Pretoria – Deputy President Cyril Ramaphosa says government remains committed to restoring the dignity of traditional authority so leaders can better participate in the reconstruction and development of South Africa.
The Deputy President addressed the 20 years Commemoration of the Eastern Cape House of Traditional Leaders held at Bhisho Stadium on Friday.
“Our Constitution envisages traditional leadership that plays a central role in social and economic development.
“It is a vision that sees the institution of traditional leadership contributing to employment creation, social cohesion and nation building,” he said.
The Deputy President said government has renewed efforts to improve the living conditions of millions of South Africans living in rural communities.
“We want to do this working hand-in-hand with you to ensure sustainable development in an integrated manner for communities that you lead. We know that working with you, we can better provide essential services like water, roads and electricity.
“Working with you, we want to intensify and enhance our programme of building infrastructure and delivering more clinics, schools and houses. We want to work with you to combat hunger that still confronts many of our communities.”
He said government and traditional leaders must work together to infuse new traditions of innovation and empower youth to take their place in the new economy.
He recognised and honoured heroic kings and queens for their unrelenting struggle against the brutality of colonialism and apartheid in defence of South Africa’s freedom, land and identity.
During the height of apartheid, the Deputy President said, many paid with their lives to achieve the sacred goal of national liberation.
He said the democratic breakthrough in 1994 was a victory for traditional leaders as it was for all South Africans, and it was a victory for formations like the Congress of Traditional Leaders, which mobilised communities to achieve a government of the people, by the people and for the people.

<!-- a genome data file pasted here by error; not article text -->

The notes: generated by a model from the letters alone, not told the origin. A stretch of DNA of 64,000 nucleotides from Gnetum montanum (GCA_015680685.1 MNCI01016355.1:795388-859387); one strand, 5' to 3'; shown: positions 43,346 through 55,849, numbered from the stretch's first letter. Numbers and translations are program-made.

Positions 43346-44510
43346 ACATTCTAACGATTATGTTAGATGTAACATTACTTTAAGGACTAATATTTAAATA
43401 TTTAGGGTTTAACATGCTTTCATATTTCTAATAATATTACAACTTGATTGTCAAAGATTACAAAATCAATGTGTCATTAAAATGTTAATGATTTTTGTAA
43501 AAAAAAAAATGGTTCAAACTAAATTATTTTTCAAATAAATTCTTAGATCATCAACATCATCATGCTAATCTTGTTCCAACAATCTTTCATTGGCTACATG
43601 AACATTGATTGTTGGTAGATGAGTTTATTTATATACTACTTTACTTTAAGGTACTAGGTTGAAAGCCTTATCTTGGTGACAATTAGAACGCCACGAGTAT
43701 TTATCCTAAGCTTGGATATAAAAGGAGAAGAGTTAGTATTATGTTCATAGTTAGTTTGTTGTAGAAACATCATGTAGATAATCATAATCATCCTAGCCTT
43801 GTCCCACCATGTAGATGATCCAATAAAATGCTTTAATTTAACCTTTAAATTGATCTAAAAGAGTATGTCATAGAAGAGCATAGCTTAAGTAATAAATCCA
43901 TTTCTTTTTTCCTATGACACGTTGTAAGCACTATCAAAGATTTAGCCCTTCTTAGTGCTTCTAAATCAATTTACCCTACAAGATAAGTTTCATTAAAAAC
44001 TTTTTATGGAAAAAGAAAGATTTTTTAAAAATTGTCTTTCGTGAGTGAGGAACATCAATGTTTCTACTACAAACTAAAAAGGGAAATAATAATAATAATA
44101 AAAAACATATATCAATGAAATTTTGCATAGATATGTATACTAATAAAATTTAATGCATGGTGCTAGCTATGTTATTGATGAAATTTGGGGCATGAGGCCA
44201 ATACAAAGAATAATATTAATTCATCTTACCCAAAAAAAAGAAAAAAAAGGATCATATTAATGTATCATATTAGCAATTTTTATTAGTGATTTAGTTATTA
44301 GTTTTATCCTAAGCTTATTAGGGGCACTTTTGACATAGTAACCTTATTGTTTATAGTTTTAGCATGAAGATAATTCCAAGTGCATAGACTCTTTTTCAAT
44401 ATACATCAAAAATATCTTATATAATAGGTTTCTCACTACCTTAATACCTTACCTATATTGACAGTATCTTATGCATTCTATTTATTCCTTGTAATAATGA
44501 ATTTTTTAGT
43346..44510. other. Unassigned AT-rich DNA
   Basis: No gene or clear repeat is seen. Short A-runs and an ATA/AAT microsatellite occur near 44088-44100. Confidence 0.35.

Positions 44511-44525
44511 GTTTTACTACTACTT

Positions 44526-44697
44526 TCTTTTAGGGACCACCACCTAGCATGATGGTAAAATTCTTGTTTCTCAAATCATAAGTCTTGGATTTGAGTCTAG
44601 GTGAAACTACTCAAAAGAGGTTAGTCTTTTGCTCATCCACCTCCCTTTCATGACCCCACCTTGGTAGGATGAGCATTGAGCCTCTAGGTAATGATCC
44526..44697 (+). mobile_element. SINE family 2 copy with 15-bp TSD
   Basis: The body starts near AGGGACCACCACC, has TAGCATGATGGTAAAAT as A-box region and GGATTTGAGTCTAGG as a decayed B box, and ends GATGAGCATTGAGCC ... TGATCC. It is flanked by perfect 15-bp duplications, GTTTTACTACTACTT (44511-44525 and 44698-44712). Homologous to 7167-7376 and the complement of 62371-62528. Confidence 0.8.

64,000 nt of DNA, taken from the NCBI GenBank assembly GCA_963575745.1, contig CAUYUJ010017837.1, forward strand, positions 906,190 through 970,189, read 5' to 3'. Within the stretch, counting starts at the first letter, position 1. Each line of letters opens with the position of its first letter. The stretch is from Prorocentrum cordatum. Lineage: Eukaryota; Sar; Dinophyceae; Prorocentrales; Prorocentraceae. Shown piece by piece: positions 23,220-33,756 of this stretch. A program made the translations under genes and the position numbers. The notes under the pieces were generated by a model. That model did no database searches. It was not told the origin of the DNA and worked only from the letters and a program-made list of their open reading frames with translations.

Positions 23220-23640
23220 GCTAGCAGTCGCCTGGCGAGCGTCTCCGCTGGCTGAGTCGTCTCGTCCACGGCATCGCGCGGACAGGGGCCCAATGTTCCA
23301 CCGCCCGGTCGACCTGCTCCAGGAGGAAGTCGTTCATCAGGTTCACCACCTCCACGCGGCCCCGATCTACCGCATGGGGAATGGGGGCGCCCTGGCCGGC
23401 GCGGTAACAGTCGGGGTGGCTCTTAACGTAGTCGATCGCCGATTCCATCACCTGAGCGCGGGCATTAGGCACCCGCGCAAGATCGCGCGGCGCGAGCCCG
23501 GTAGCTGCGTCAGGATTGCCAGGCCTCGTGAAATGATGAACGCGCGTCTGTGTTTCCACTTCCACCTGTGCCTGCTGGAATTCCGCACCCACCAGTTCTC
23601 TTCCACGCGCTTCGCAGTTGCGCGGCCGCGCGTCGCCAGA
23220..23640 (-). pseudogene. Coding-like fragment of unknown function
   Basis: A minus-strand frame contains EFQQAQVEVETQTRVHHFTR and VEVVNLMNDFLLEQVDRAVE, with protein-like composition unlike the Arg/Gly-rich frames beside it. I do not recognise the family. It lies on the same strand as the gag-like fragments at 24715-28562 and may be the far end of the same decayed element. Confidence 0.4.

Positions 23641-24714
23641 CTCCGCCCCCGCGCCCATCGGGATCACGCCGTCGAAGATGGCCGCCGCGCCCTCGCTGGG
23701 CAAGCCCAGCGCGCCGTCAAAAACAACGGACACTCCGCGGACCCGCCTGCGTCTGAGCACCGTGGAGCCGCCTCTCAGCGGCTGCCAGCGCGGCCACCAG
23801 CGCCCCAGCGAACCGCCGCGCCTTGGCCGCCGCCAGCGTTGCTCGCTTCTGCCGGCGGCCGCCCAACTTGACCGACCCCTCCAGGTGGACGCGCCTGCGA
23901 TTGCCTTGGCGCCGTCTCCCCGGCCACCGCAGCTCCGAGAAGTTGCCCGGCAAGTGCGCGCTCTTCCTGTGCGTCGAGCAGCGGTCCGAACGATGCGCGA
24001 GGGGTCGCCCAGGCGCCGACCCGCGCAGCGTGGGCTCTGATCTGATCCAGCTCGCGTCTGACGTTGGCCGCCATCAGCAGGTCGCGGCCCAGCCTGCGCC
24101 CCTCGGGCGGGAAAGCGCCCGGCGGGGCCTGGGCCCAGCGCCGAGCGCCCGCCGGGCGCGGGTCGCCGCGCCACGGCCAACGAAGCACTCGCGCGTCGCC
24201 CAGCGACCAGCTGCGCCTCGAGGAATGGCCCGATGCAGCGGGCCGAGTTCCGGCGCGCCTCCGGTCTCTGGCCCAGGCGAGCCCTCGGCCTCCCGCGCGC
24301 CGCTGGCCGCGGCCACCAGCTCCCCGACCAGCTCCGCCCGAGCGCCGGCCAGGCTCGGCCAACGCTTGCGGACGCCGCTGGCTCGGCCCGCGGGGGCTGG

“Working together, we crafted and adopted a Constitution which recognises and values the crucial role of traditional leaders in forging a capable, efficient developmental state.
“Working with you, we made significant advances in establishing a single local government system from the fragmented, undemocratic and racially divided apartheid system.
“In 1994, we inherited an unaccountable system of governance consisting of separate administrations for different racial and ethnic groups. As many of our people would attest, homeland administrations were poorly organised and badly resourced.”
He said back then, municipalities that were well capacitated were mostly in urban areas and served the needs of white South Africans, and municipalities lacked transparency and accountability.
“They were platforms for corruption and the abuse of power.”
He said the democratic South Africa therefore needed a transformed governance system that would allow all South Africans to claim ownership of the country.
The Deputy President said government’s programme to resource the institutions of traditional leadership continues.
“We are investing in the construction and maintenance of Traditional Councils, appointment of secretaries and the provision of the necessary tools and resources. Since its inception 20 years ago, this House has done phenomenal work to strengthen service delivery to rural communities.
“It has done phenomenal work in the preservation of traditional norms, heritage and cultural practices in the Eastern Cape.”
However, he said the work is far from over, as a new generation takes over the leadership of the House.
“We are confident that the Eastern Cape House of Traditional Leaders will remain an instrument of empowerment, development and prosperity for all. We have walked the last 20 years together.
“Now, as we begin a new era, we will continue to walk together on the journey to a better life for the people of this province and the people of this country.”